Summertime heavy precipitation associated with the quasi-stationary Mei-Yu front often causes severe flooding along the Yangtze river basin in China. This study explores the mesoscale predictability of one such event near Wuhan, the capital city of Hubei Province. The 20-21 July rainfall event contributed to making the 1998 flood season the worst in this region since 1954. Various sensitivity experiments were performed to examine the impact of both realistic and idealized initial condition uncertainties of different scales and amplitudes on the prediction of the mesoscale precipitation systems along the Mei-Yu front. While it is found that mesoscale model simulations initialized with global analyses at a 36-h lead time can depict the evolution of the synoptic environment reasonably well, there are large variations between different experiments in the prediction of the mesoscale details and heavy precipitation of this event. It was also found that larger-scale, larger-amplitude initial uncertainties generally led to larger forecast divergence than did uncertainties of smaller scales and small amplitudes. However, the forecast errors induced by perturbations of the same amplitude but at different scales are very similar if the initial error is sufficiently small. Error growth is strongly nonlinear and small-amplitude initial errors, which are far smaller than those of current observational networks, may grow rapidly and quickly saturate at smaller scales. They subsequently grow upscale, leading to significant forecast uncertainties at increasingly larger scales. In agreement with previous studies, moist convection is found to be the key to the rapid error growth leading to limited mesoscale predictability. These findings further suggest that, while there is significant scope for improving forecast skill by improving forecast models and initial conditions, mesoscale predictability of such a heavy precipitation event is inherently limited.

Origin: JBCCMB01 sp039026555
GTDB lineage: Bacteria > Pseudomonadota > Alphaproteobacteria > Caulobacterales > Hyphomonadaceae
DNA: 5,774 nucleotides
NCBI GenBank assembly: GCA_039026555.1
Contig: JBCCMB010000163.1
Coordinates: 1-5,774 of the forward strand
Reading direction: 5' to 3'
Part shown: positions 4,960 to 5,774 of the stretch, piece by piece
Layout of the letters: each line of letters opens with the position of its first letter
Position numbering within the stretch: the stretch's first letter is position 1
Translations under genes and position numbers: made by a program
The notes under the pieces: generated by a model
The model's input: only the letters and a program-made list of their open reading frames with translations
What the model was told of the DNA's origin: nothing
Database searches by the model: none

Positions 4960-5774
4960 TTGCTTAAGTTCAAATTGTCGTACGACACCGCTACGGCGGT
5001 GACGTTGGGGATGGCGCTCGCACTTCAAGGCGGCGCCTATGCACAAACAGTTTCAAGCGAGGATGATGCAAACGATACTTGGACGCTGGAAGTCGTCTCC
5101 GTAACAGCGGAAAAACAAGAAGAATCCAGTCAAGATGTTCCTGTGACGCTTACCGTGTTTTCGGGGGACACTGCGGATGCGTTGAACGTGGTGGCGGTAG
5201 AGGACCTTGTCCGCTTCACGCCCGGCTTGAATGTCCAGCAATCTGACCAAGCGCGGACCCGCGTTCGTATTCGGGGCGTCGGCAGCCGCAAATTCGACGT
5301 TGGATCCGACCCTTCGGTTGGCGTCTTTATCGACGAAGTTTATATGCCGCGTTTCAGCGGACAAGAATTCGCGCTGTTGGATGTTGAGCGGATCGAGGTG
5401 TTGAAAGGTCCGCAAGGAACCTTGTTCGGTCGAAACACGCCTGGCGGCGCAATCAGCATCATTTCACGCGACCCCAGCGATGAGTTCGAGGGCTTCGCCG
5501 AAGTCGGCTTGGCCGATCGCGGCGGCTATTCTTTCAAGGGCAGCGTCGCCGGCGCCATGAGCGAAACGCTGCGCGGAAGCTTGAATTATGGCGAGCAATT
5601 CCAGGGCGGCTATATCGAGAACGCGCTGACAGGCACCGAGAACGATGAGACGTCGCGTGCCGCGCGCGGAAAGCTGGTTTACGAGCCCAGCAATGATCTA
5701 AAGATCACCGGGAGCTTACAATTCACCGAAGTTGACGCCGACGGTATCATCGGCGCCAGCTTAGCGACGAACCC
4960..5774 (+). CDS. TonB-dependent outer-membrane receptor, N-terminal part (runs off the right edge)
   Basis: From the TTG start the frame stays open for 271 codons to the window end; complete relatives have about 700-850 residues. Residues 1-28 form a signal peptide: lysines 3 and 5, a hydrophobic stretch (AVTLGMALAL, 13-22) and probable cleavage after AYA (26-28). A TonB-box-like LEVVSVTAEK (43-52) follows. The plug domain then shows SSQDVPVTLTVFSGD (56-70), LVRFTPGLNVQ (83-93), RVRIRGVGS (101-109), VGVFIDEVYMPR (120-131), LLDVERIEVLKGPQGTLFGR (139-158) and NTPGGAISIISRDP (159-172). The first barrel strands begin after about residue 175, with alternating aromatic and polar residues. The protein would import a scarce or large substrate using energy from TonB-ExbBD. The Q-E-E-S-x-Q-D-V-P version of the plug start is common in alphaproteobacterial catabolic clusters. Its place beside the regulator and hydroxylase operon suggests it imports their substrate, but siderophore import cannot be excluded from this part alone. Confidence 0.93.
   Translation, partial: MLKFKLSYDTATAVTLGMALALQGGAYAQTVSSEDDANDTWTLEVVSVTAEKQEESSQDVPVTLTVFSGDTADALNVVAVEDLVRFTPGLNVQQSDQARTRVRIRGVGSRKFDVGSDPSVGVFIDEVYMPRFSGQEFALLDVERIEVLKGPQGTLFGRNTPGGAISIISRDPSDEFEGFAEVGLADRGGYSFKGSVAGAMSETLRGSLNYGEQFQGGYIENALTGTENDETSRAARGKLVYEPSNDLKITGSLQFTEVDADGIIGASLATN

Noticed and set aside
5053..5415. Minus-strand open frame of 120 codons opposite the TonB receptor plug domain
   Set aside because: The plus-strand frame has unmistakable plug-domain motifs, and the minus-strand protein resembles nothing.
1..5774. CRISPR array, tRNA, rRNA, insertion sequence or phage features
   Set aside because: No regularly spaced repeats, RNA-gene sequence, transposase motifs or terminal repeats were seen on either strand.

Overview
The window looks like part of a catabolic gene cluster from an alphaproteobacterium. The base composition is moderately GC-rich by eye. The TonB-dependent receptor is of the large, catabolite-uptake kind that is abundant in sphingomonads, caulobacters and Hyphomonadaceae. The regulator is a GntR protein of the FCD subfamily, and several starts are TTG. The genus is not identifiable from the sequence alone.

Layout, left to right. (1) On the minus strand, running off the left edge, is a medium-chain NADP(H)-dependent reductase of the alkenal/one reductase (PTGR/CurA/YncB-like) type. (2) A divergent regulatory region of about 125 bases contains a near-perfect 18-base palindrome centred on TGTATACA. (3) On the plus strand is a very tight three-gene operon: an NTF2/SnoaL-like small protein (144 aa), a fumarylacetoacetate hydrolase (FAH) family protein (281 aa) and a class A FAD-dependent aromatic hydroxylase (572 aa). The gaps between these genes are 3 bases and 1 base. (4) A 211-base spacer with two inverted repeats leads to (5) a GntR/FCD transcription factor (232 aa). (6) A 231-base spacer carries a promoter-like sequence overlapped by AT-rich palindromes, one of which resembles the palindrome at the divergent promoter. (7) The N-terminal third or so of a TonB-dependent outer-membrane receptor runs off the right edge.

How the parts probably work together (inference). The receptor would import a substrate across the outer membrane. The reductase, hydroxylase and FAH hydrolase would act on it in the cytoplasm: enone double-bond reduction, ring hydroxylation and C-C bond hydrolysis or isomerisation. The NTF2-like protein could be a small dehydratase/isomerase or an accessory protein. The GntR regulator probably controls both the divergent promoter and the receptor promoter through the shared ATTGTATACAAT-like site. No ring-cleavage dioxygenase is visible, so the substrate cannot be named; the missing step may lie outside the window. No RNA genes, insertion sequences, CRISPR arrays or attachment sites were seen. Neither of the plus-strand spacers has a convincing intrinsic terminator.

|Original language||English (US)|
|Number of pages||17|
|Journal||Quarterly Journal of the Royal Meteorological Society|
|State||Published - Jan 1 2007|
All Science Journal Classification (ASJC) codes
- Atmospheric Science